Friday, June 12, 2009

BA,SAS,Swiss still in the midst of the storm

Markets have continued to drift gently higher since I last wrote - proving my upside market sense and timing to be out of step with prevailing sentiment . After the sharp increases of April and May which gave us the strongest bear market rally in history, there seems to be less conviction that the equity rally has much further to go amid signs that interest rates in the UK and US might have to reverse course and move higher. In the broader economy it's interesting to note that:
  • Irish prices fell by 4.7% in the year to May - the steepest fall since 1933
  • US household net worth ( including real estate,stocks, and bonds ) was off $14 trillion from its 2007 peak
  • US May retail sales were off 10.8% from year ago levels - gas station sales were down 33.8% and car dealership sales off 19.6% from prior year levels.
I keep on looking for signs of 'green shoots' in the airline industry but all I see so far is proliferating weeds. If I could discern that corporate or vacation passengers were returning to their established travel plans then I would feel much more confident that we had hit a low point from which the economy was set to recover. In the airline sector, like the auto and banking sectors we are just beginning to see that consolidation and capacity reduction are needed to remove chronic over supply and restore profitability.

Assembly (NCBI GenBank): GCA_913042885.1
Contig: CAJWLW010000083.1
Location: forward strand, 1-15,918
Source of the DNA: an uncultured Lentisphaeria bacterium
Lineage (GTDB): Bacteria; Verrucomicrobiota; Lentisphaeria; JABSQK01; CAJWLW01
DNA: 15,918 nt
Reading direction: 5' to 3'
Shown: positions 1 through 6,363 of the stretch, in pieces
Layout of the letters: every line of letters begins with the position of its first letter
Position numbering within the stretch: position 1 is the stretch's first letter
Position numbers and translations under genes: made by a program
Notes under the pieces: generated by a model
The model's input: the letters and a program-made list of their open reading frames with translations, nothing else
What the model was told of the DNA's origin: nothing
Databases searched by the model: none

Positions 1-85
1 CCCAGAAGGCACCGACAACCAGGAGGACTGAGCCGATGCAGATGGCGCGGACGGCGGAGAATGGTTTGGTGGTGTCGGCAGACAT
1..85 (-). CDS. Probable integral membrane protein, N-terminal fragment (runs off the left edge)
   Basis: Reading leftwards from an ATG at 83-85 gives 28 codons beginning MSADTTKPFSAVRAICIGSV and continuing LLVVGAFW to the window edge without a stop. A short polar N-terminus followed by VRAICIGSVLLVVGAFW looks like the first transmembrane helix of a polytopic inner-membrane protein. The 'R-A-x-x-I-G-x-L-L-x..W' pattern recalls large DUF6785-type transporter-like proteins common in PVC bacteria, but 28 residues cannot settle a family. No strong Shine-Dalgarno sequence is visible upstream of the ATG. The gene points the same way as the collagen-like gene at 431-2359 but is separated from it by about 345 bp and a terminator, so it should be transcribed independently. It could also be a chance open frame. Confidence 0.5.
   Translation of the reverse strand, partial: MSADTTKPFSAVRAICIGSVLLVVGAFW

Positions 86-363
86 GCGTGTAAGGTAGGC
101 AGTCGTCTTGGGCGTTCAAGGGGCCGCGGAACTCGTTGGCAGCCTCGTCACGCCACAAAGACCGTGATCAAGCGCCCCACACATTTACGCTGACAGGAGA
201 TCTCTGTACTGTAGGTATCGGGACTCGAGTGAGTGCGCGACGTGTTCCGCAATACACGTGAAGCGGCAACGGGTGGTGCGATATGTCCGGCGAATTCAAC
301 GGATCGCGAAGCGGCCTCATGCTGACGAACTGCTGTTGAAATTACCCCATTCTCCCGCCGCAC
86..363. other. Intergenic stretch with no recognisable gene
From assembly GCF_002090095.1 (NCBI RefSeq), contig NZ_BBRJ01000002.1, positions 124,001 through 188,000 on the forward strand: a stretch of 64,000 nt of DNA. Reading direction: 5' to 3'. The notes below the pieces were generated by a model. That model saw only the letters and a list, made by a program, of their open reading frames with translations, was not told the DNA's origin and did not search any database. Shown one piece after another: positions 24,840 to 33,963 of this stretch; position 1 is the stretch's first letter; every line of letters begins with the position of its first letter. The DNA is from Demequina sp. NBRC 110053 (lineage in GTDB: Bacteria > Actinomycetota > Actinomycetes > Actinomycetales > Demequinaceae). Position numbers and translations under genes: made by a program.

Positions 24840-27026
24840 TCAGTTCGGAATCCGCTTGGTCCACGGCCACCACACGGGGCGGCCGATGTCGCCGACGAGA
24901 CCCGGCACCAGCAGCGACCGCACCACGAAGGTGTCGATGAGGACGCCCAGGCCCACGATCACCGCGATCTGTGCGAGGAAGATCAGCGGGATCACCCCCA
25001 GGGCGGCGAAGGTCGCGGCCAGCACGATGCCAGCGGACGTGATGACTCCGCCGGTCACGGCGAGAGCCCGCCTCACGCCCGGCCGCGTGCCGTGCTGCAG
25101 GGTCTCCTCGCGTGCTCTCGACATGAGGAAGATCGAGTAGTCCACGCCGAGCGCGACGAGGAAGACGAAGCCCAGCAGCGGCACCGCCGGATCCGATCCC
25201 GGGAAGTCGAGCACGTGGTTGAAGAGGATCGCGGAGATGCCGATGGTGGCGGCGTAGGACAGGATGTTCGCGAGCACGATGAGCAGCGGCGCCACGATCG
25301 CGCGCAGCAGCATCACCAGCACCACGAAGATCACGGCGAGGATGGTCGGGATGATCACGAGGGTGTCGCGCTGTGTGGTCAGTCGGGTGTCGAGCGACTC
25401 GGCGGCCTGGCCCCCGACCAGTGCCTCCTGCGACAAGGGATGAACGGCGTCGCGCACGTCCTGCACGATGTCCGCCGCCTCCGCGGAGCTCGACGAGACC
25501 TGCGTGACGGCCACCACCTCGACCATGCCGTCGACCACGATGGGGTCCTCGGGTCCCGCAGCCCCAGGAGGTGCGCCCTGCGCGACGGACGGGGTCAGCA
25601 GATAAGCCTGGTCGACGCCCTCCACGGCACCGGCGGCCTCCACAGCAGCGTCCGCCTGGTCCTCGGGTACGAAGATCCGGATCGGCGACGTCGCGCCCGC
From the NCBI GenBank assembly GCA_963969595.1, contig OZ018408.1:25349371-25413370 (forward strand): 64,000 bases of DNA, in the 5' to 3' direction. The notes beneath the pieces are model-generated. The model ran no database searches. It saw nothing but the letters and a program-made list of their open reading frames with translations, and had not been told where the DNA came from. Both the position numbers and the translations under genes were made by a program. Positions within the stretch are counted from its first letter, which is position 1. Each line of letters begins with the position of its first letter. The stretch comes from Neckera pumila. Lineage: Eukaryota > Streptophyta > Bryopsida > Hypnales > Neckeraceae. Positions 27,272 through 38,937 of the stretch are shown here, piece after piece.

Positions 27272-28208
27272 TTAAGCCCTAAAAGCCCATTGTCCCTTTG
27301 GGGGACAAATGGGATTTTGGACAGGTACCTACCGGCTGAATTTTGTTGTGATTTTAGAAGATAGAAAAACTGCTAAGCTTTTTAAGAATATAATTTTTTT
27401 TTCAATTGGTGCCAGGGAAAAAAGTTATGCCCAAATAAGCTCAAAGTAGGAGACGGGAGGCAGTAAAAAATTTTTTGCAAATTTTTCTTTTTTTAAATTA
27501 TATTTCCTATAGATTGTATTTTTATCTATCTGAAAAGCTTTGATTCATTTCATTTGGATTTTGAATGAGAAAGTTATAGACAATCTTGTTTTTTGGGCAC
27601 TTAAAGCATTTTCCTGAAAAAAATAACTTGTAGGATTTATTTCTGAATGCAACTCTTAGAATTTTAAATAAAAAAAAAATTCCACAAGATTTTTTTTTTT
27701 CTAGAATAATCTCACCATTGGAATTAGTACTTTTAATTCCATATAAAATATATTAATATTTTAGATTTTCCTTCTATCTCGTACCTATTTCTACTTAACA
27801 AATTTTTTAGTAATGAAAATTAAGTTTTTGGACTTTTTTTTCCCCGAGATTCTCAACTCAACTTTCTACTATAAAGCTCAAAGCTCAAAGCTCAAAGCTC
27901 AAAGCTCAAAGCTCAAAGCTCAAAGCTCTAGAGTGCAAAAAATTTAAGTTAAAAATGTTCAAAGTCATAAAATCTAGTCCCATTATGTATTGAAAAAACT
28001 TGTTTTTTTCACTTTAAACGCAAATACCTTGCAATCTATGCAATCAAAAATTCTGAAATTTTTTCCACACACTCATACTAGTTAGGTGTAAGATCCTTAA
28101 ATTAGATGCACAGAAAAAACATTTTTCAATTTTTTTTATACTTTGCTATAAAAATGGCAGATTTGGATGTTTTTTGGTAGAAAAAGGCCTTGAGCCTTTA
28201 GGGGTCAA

IATA has said that the worlds airlines are seeing few concrete signs of recovery and many of them are at a knife edge. Yields are crumbling and losses are widening at a hectic pace. IATA also revised its forecast for industry losses in 2009 to $9 billion a doubling from its forecast of $4.7 billion made just two months ago. After September 11 airline revenues fell by 7% and it took three years to recover. This time round revenues are down by more than 15% and the demand side is showing little sign of improvement.British Airways CEO says the carriers business faces 'serious threats' while Aer Lingus managements says this is the most difficult environment in its 73 year history.
  • May 2009 Air France-KLM y-o-y passenger numbers down 7.8%. Asia Pacific down 10.9% and Trans-Atlantic down 9.3%.
  • May 2009 SAS Group y-o-y passenger numbers down 17.1%.
  • May 2009 SkyEurope passenger numbers down 37.5%
  • Swiss CEO says that premium passenger and cargo demand has stabilized at a very low level and that prospects of a recovery this year are unlikely.

From the perspective of the airlines this economy ain't on the mend and higher fuel and financing costs aren't going to make it any easier to make a profit let alone survive. I'm told that Uniteds order for 150 new planes is dependent on the manufacturers finding the financing! I think we will avoid a depression thanks to government largesse but consumer expenditure hit by higher taxes,higher borrowing costs and higher unemployment is going to take a long time to recover. This now becomes a stock pickers market with sectors where demand is little impacted by a huge downturn in credit looking attractive no matter what happens to the broader indices. Pharmaceuticals fit the bill, as do restructuring plays, consolidation candidates, agriculturals and some precious metals.

No comments:

Post a Comment